What makes a conversation hard? Or crucial? Or difficult? According to the authors of Crucial Conversations, a few factors come in to play which distinguish it from small talk.
1) Opposing or Varied Opinions – the first sign of a hard conversation is when you know that you and the other may have different opinions which conflict. For most humans, conflict = discomfort.
2) High Stakes – this is key. If the conversation had low importance, or didn’t matter to you, you wouldn’t feel invested enough to care. Making a conversation, well, easy. When it comes to discussing a friendship, though, or a disagreement between partners, usually we care – a LOT.
3) Strong Emotions – what makes us lose ability to think clearly in hard conversations is the height of our emotional experience. Physiological changes occur in the body, adrenaline pumps, and your thinking begins to function in a more primitive matter (think fight or flight). This makes focus, ease and clarity in a hard conversation hard to achieve.
Given these factors combined create stress and anxiety in a conversation, here are some steps to take whenever entering a conversation that feels uncomfortable. Let’s pretend you have a friend who has become a full blown negative nancy, and you no longer feel like seeing her because she drains your energy every time. Here’s how you would set that situation up:
1) Agree on a comfortable and mutual time to talk – the person should not feel blindsided or shocked. They have every right to feel as prepared for the conversation as you do. So you might say, “I know that things between us over the last few weeks have felt off, and I’m so sorry that I didn’t follow through on our plans yesterday. The truth is, there is something that has been weighing on me and I would love to talk to you about it. Do you have time to grab a coffee tomorrow?”
2) Address any emotions you are dealing with in that moment – being honest about your human emotions makes it OK and safe for the other person to access their vulnerable emotions too. By confessing that you are nervous, you are creating common ground between you and the other. For example, “I have been avoiding this conversation for so long because I didn’t want to hurt your feelings, and part of me still really worries about doing that. But I also want our friendship to be great, and I want to be honest with you. “
3) Acknowledge that you have a role – if you look around, you may notice that all of your problems have one common denominator: YOU. Meaning, you very likely have to be accountable for some part of the dynamic. This is your chance to acknowledge that you are aware of this and you are not here to deflect blame. For example you might say, “although my feelings are hurt, I am fully aware that I have a role in this issue and part of my intention is to hear what you think my role was.”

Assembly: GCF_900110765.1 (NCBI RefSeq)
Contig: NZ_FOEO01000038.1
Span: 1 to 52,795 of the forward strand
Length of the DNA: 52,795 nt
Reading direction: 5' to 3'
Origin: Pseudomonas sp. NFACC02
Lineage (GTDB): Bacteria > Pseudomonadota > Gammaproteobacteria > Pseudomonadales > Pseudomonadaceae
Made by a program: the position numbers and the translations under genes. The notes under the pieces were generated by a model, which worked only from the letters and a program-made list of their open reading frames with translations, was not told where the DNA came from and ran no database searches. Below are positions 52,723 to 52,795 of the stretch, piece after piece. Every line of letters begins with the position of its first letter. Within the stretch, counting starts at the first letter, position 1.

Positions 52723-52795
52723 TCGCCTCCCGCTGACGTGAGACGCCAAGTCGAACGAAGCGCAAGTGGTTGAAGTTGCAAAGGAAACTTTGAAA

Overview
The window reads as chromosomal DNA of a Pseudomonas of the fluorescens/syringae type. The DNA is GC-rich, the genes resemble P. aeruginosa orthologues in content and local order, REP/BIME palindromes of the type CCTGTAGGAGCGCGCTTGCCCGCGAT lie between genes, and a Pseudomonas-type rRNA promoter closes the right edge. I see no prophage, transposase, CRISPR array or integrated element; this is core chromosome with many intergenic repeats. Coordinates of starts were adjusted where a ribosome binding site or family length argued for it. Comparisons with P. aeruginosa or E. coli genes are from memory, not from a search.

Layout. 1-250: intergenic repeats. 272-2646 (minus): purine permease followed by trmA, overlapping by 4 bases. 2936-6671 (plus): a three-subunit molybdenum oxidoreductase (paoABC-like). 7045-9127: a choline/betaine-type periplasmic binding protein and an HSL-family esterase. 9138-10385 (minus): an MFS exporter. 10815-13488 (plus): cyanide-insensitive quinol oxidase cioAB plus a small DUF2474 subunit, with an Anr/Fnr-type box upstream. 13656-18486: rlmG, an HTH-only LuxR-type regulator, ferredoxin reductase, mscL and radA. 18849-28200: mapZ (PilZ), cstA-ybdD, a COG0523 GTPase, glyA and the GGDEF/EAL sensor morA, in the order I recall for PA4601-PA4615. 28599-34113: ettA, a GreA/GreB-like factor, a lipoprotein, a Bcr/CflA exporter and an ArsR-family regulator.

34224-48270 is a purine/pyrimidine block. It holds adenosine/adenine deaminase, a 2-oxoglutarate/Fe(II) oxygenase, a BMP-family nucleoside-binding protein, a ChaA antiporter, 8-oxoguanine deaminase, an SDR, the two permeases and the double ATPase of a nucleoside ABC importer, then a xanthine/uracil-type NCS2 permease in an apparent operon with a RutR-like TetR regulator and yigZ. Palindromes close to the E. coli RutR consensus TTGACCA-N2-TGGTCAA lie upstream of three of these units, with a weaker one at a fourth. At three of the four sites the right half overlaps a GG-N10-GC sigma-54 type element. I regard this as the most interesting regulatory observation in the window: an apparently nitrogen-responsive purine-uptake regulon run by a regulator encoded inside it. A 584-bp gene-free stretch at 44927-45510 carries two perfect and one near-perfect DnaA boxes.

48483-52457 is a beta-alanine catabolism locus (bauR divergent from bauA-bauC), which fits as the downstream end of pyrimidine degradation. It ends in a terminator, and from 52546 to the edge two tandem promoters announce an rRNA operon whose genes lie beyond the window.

4) Give context, explain the situation, and then ask for their perspective – At this point, you are addressing the issue. So if a friend has been particularly negative recently, and it’s been carrying a lot of weight, you might say “I know that in the last few months you have been going through a lot of changes, and I can relate to how stressful that can be. But I want to be honest with you and tell you that it has been having an effect on our friendship. I feel like when we are together, you are always negative, and that has had a big impact on me and our dynamic. I feel like you haven’t asked me about my life, and whenever something good happens to me, I’m afraid to share it with you because I don’t want to upset you. Does this sound like your experience? I would love to hear how it feels on your end.”
5) Reflect back what you hear and then offer a solution – Reflecting back is one of the most crucial steps in ensuring that a conversation is productive. So you might say, “What I hear you saying is that you feel like you are the only one who doesn’t have things sorted right now and it’s hard for you. Is that right?” If you got it right, then you might first apologize, and then offer a solution, “I am so sorry if I made you feel that way. I would love to help you feel more included in fun activities since it seems like you are feeling left out. Would it be helpful if I invited you to xyz on Saturday night?”
Now Take Action
Think of a conversation that you have been avoiding. Chances are, this conversation is weighing you down and impacting your confidence. Here is your chance to take care of it AND take care of the person on the other side. These conversations will liberate you from the burdens of hiding and lying to the people you care about the most. Design a conversation with a friend and execute. Come up with a great solution, and most likely, it will result in a deepening of your friendship/relationship.